fiction is deeply based in a native soil. As to his ideas, Crawford appears to have had few that were unusual, and at least he suspected such ideas as the substance of fiction, about the aims and uses of which he is very explicit in The Novel: What It Is (1893). Novelists he called “public amusers,” who must always write largely about love and in Anglo-Saxon countries must write under the eyes of the ubiquitous young girl. They might therefore as well be reconciled to the exigencies of their business. For his own part he thought problem novels odious, cared nothing for dialect or local colour, believed it a mistake to make a novel too minute a picture of one generation lest another should think it “old-fashioned,” and preferred to regard the novel as a sort of “pocket-theatre”—with ideals, it should be added, much like those of the British and American stage from 1870 to 1890.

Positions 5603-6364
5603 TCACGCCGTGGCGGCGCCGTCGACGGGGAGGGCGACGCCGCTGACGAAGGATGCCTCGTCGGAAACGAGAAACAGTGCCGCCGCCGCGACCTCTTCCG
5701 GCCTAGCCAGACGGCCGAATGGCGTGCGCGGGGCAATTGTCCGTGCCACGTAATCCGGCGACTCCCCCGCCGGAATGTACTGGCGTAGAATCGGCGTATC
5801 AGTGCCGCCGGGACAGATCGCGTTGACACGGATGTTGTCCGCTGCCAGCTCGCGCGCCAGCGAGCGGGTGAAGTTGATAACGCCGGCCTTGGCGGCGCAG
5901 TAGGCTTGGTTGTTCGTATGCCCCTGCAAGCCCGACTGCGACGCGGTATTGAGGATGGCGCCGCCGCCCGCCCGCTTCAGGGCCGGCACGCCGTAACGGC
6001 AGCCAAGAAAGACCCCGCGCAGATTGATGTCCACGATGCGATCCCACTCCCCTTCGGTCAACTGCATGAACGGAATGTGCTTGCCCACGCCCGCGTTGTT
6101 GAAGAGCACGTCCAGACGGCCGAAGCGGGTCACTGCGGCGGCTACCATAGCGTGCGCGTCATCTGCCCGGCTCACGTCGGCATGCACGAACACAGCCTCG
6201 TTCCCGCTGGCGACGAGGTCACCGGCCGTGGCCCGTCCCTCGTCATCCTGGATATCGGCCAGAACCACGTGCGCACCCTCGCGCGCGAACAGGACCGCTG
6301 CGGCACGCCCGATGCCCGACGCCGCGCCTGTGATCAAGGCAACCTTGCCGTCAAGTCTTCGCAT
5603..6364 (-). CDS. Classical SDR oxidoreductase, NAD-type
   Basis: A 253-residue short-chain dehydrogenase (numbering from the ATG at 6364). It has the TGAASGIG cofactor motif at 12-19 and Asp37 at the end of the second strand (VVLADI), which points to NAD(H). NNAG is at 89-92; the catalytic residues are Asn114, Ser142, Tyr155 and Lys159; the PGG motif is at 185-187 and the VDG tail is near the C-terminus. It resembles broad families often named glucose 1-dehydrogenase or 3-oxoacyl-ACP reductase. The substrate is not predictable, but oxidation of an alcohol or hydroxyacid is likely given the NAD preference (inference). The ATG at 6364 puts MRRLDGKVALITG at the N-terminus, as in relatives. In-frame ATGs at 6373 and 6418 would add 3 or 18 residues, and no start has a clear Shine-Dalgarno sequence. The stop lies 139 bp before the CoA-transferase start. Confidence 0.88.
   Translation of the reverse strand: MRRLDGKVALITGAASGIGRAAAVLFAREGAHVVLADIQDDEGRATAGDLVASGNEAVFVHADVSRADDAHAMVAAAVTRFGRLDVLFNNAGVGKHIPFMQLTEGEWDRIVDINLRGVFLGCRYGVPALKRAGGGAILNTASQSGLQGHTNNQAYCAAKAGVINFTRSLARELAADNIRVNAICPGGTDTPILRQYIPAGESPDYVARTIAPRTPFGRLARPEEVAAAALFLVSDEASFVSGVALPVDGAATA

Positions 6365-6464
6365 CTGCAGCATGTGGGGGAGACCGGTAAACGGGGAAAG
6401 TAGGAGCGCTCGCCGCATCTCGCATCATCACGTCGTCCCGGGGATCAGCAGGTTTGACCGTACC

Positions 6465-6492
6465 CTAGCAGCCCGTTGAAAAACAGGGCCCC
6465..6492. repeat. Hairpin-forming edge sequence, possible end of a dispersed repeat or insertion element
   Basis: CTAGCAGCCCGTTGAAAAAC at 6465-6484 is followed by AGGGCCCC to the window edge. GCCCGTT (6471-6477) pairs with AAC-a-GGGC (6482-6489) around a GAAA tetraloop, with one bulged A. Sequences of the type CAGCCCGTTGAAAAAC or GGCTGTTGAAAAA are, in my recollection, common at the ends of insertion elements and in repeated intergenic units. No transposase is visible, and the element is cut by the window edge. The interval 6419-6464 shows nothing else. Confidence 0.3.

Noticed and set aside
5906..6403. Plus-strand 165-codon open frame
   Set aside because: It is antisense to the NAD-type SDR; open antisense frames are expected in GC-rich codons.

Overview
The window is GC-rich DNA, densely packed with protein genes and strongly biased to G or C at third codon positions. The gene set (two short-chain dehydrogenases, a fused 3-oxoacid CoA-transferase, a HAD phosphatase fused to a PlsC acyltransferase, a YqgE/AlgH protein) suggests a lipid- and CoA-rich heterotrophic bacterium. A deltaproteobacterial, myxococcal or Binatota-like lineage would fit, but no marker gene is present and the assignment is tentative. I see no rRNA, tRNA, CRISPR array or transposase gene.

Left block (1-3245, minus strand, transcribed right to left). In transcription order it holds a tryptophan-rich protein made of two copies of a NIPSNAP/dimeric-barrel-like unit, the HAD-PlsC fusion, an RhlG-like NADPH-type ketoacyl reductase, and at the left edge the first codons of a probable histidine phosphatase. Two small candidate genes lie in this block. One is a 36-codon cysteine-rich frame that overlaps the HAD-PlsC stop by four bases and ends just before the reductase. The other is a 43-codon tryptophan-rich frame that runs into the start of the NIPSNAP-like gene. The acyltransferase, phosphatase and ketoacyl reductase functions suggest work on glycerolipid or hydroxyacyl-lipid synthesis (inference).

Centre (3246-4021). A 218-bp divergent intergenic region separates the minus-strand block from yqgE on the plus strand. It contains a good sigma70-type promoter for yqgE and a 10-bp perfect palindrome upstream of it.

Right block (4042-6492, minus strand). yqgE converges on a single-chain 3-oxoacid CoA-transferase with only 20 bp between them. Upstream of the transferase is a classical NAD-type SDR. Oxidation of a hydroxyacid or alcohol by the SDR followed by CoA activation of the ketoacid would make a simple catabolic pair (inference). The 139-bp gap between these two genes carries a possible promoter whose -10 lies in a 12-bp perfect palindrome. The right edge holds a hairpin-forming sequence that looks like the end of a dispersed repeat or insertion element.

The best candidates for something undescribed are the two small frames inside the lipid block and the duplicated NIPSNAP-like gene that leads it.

Thus far Crawford was carried by his cosmopolitan training and ideals: he believed that human beings are much the same everywhere and can be made intelligible everywhere if reported lucidly and discreetly. Reading his books is like conversing with a remarkably humane, sharp-eyed traveller who appears —at least at first—to have seen every nook and corner of the world. Zoroaster (1885), Khaled (1891), and Via Crucis (1898) have their scenes laid in Asia; Paul Patoff (1887), in Constantinople; The Witch of Prague (1891), in Bohemia; Dr. Claudius (1883), Greifenstein (1889), and A Cigarette-Maker’s Romance (1890), in Germany; In the Palace of the King (1900), in Spain; A Tale of a Lonely Parish (1886) and Fair Margaret (1905), in England; An American Politician (1885), The Three Fates (1892), Marion Darche (1893), Katharine Lauderdale (1894), and The Ralstons (1895), in America; and, most important group of all, the Italian tales, of which A Roman Singer (1884), Marzio’s Crucifix (1887), The Children of the King (1892), and Pietro Ghisleri (1893) are but little less interesting than the famous Roman series,—Saracinesca (1887), Sant’Ilario (1889), Don Orsino (1892), and Corleone (1896). The Saracinesca cycle most of all promises to survive, partly because as a cycle it is imposing but even more particularly because here Crawford’s merits appear to best advantage. After all, though he considered himself an American, and though he knew many parts of the globe, he knew the inner circles of